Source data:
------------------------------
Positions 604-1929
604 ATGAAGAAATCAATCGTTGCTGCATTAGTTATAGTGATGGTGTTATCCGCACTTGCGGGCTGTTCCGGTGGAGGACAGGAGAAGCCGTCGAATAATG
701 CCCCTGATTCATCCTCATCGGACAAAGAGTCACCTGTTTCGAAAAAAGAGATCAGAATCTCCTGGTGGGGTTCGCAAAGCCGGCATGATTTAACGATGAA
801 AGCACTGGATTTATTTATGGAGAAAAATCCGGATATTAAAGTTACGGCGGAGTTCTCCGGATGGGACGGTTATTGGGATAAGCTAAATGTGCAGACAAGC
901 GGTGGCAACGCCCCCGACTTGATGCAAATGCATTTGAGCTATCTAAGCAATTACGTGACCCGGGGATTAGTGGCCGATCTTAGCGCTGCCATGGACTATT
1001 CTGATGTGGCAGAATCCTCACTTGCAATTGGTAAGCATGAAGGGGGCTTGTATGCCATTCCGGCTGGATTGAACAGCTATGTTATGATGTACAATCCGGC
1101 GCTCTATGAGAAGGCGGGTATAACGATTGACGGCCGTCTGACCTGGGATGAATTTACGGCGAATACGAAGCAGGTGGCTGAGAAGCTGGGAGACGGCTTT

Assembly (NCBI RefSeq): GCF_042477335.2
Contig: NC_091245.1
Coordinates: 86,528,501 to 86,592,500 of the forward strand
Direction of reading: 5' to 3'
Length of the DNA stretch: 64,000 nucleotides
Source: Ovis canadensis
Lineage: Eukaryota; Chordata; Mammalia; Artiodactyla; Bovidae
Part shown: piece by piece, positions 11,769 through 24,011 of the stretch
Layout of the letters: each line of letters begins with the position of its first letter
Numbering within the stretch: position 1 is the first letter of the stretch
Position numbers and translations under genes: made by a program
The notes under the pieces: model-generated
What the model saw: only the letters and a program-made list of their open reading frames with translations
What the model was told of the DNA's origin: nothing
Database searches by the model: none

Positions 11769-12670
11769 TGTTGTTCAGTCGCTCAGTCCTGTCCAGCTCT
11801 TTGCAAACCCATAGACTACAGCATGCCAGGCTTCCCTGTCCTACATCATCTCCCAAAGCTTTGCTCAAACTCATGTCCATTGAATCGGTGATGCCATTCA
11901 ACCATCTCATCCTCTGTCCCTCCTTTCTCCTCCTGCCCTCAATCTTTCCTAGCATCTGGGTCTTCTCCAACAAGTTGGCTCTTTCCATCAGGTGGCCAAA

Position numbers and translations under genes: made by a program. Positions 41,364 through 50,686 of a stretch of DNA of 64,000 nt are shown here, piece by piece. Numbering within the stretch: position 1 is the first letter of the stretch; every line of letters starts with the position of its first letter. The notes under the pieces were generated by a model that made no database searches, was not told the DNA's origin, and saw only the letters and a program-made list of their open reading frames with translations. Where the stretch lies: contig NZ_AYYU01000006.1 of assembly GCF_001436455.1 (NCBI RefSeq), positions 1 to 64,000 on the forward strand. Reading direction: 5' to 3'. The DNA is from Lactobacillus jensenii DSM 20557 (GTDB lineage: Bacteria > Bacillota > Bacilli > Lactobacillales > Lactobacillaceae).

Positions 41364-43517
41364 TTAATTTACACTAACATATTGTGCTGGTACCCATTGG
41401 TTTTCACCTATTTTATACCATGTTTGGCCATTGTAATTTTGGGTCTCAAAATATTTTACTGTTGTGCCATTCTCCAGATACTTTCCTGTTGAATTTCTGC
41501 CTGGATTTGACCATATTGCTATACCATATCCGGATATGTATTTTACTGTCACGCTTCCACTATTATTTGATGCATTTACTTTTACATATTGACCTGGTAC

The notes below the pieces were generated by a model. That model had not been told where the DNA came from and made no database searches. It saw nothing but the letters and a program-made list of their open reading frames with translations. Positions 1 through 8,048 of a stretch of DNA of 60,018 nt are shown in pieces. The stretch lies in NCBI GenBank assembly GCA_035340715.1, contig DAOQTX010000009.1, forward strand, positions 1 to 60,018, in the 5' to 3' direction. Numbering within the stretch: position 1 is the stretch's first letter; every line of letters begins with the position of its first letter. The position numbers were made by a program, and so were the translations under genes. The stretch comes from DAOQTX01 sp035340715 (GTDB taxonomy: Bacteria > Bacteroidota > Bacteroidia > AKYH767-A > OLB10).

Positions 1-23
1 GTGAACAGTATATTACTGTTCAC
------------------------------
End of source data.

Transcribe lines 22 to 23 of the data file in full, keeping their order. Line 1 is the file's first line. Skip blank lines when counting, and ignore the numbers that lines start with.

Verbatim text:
Database searches by the model: none

Positions 11769-12670